Herbivores: Of Locusts and Caterpillars



The farmers in the small community are celebrating the abundant crop of wheat growing in their fields. As far as the eye can see, golden heads of grain sway gently in the breezes. It won't be long until the much-anticipated harvest arrives. But the calm is broken by a huge, undulating cloud on the horizon. The cloud grows larger as it approaches. Instead of rain, the flying forms of locusts descend on the earth all around. The silence is broken by the continuous crackling sound of "munching". The farming community is experiencing a much-dreaded plague of locusts. Soon there will be little left of their crops. Locusts are insects -- more specifically a type of grasshopper. Periodically, the numbers of locusts can increase so dramatically that, when flying together, they can block the light from the sun. Locusts are herbivores, animals which feed on plants. Under normal conditions, there is a balance between plants, herbivores, and the animals which eat them (carnivores). But, when populations become very large, imbalance and destruction can result. This is what happens in a locust plague. 


PLACE TO BEGIN:   How much can a tiny insect eat?  How does the amount eaten compare to the weight of the insect?  

An insect cage (a jar will do -- with small holes punched in the lid); a caterpillar (grasshoppers do not survive well in captivity and are hard to catch!); leaves of the plant upon which the caterpillar was feeding; a balance or postage scale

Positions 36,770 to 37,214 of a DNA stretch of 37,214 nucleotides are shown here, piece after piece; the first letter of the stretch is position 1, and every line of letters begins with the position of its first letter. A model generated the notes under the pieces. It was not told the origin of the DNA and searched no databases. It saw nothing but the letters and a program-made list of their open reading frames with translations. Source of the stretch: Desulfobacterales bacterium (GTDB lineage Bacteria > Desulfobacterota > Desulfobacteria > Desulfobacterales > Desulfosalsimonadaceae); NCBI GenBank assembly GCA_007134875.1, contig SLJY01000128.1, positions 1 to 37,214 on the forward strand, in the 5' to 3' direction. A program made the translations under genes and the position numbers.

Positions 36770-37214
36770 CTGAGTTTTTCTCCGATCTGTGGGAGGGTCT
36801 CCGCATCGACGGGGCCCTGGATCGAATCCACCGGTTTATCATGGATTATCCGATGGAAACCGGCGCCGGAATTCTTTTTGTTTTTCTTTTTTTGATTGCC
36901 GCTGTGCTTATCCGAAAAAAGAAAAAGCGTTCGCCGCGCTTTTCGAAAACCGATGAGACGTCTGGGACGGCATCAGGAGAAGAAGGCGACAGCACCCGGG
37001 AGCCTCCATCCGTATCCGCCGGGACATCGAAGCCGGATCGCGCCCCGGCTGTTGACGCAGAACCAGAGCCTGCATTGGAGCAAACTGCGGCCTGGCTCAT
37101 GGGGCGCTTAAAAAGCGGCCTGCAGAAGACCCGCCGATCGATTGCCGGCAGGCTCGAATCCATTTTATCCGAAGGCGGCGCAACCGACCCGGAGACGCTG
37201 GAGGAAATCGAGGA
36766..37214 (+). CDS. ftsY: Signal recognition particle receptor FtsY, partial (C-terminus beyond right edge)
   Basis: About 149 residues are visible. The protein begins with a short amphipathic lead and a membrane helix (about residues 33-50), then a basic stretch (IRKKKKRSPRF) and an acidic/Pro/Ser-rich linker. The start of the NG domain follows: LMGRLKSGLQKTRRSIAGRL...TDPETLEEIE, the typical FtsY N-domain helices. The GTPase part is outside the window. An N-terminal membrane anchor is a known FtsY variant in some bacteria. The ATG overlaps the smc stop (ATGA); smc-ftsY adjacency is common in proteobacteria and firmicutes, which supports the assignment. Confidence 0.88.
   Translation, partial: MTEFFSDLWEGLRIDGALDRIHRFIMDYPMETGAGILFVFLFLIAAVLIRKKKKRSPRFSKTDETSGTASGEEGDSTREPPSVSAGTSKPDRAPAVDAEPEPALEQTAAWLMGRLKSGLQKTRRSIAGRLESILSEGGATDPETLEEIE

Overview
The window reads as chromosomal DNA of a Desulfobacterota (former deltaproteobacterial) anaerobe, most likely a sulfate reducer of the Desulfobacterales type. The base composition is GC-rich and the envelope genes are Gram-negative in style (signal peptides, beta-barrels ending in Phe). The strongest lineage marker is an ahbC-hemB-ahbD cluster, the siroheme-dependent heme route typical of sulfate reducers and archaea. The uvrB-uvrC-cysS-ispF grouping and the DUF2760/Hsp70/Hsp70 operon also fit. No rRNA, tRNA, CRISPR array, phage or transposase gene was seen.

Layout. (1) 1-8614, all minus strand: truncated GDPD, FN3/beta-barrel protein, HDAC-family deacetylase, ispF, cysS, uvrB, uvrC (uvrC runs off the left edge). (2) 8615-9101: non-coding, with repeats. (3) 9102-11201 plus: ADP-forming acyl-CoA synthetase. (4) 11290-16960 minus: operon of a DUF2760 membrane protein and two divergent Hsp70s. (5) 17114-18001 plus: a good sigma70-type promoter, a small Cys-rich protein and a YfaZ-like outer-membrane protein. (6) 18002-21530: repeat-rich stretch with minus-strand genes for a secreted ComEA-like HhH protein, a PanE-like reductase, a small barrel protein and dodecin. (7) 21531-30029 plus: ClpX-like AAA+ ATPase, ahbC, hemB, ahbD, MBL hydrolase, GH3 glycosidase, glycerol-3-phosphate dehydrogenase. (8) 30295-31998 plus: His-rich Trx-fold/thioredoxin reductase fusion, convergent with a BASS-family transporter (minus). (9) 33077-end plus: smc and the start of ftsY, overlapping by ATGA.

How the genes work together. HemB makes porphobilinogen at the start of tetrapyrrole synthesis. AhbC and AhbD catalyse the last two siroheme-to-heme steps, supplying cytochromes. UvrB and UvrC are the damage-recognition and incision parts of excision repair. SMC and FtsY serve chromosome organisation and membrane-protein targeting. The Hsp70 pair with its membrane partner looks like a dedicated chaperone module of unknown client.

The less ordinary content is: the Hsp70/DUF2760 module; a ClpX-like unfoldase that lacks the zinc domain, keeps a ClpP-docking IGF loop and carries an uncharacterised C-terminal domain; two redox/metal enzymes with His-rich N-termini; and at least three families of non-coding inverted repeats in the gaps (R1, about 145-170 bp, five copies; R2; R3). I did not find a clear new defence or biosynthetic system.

Weigh some fresh leaves before placing them in the insect cage with the caterpillar and again after they have been feasted upon for a short period of time. The leaves should not have a chance to dry out (and thus reduce the weight). The difference in weight is approximately equal to the amount eaten. Add fresh leaves and add up all your measurements to get a total amount eaten over a period of time. The insect can be weighed before and after it has eaten.

What kinds of plant leaves will a particular kind of caterpillar eat if given a choice?
How long would it take for an insect to eat an entire plant? [Estimate from time taken to eat one leaf and the number of leaves on a plant, with all leaves being of similar size.]


Read the entire book of Joel, a short book, but one with many applications about judgment, discipline, end times, the Holy Spirit, and ultimate blessing for God's people. Note especially Joel 1:1-4; 2:13.

Calamities of all kinds are experienced by people now and in ages past. The answer to "why?" is sometimes evident at the time when it is the result of sin. To those, our only response should be a hard look at our lives and a turning away from any sin (repentance). For others we may not know the answer at the present time. But God can use even the calamities of life for our spiritual growth and for ultimate good. Plagues of locusts are mentioned several times in the Bible, and Joel refers to a particularly serious event.

1. What evidence of sin and evil do you see in the world?  
2. In what area of your life do you see the need to turn away from sin?  
3. How does looking at the world through God's eyes make you see things differently?


Make a chenile insect. Take some chenile wire to fashion an insect, such as a grasshopper. Think about how its different parts are adapted to different life functions, such as jumping and eating. What happens when normal life activities get out of balance or out of control?

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